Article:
One of the earliest stories of my infancy could be a fairytale. As the story goes, I was an active baby, so much so that I was crawling up stairs at the age of 5 months. Mom and dad would barricade the bottom of the stairway so that I couldn’t get to the top, but somehow, miraculously, I still managed to find my way through. I listened to this account with only minimal interest for years until… I became a mom. Suddenly this story became quite absurd. I deemed my boys “gifted” when they were walking at 10 months, but none of them were even thinking about crawling at 5 months. Maybe a little scoot, but no forward, measurable movement. When I questioned the credibility of my parents recollection, however, photographic evidence stared me in the face. Me…in diapers…well on my way up the staircase.
I came to realize early on that there was some athletic inheritance at play. I watched my grandpa play softball with the best of them and I idolized my aunt, only 5 years older than me, who was a killer shortstop on her high school team. My dad was always an active softball player, too, and I’d always accompany him to his games hoping to get the “nod” to play and, occasionally, I did. I started t-ball at 5, played little league with the boys until 12, switched to girls fast pitch softball at 13, joined the high school team as an 8th grader, and played all the way though college. Is it any surprise that one of my first words was “ball?”
One of the worst birthday gifts I ever got was a doll. I made it clear that would only happen once. Thankfully, that same birthday was redeemed by my favorite birthday gift of all time… a pink Itza football. Anyone remember the Itza football? Think Nerf… but rubber and bouncy. It was the perfect size for a kid’s hand and perfect for our many pickup games in the neighborhood. I even overlooked the fact it was pink…
In my world, there were no dresses, no dolls, no barrettes. If you look hard enough, you MIGHT find one or two photos of me in a dress thanks to my temporary status of “flower-girl.” It’s much more likely you’ll find a photo of me running around the neighborhood without a shirt on, something I flinch at now (and my mom flinched at at the time!). My clothing of choice, though, was always pants or jeans, like the boys. And when jeans with patches on the knees were the fashion, I was in heaven… they were the BEST! I guess it was my idea of bling.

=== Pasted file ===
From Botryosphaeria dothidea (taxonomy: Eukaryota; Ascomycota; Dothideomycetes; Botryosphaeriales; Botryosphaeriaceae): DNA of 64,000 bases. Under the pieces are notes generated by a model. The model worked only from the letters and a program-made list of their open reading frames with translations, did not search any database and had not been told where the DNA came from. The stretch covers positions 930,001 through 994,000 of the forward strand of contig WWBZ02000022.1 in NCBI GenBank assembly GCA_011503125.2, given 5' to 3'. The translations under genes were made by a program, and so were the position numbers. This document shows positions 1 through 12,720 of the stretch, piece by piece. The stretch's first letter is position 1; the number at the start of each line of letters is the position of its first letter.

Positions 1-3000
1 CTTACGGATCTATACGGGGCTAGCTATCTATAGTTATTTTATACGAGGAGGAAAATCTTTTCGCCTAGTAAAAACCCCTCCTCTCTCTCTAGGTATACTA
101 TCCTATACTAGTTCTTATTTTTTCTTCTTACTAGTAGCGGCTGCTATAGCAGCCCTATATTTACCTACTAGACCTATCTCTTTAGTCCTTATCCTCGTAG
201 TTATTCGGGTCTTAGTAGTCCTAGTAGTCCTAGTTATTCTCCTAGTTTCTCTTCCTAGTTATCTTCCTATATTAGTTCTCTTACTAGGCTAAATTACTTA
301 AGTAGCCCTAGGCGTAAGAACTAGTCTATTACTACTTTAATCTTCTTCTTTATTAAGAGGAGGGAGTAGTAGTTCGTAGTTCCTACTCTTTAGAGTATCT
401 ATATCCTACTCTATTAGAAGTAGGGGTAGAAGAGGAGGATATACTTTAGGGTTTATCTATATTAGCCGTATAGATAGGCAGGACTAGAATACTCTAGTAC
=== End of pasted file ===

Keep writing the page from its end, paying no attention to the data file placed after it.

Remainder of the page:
Thank goodness today I have 3 boys! I don’t know what I would have done with frills, barbies, or pony tails. Though some of my tomboy days are behind me, there are pieces that have stuck. Most days you’ll find me in a hat. With short hair and no pony tail option I don’t bother with all the drying, product, and styling. I still prefer flats over heels. You’ll find maybe two very dusty pairs in my closet. I’d rather go to a ballgame than the ballet, hockey rink than the dance studio, and sports bar than a fancy eatery. I love spending time on the golf course with my oldest, tennis court with my middle, and backyard playing football with my youngest.
I guess it shouldn’t be any great surprise then that my early passions have found their home, once again, in the world of athletics. Because of the limited team sport choices for this now 40 something, I found an outlet in my unfinished basement with Tony, Chalene, and Shaun T. Though not competing against a rival school or fierce competitor, I’ve found my greatest accomplishments have come from competing against my harshest critic… me. Each day I’m encouraged to push more, be better, try harder and get stronger. The words from these top-notch trainers challenge me, encourage me, motivate me, and remind me to “do my best and forget the rest.” As a result, I’ve re-connected to those genes that first revealed themselves at 5 months on those apartment stairs.
And, now I can wear the jeans I love in a size I love…no knee patch required.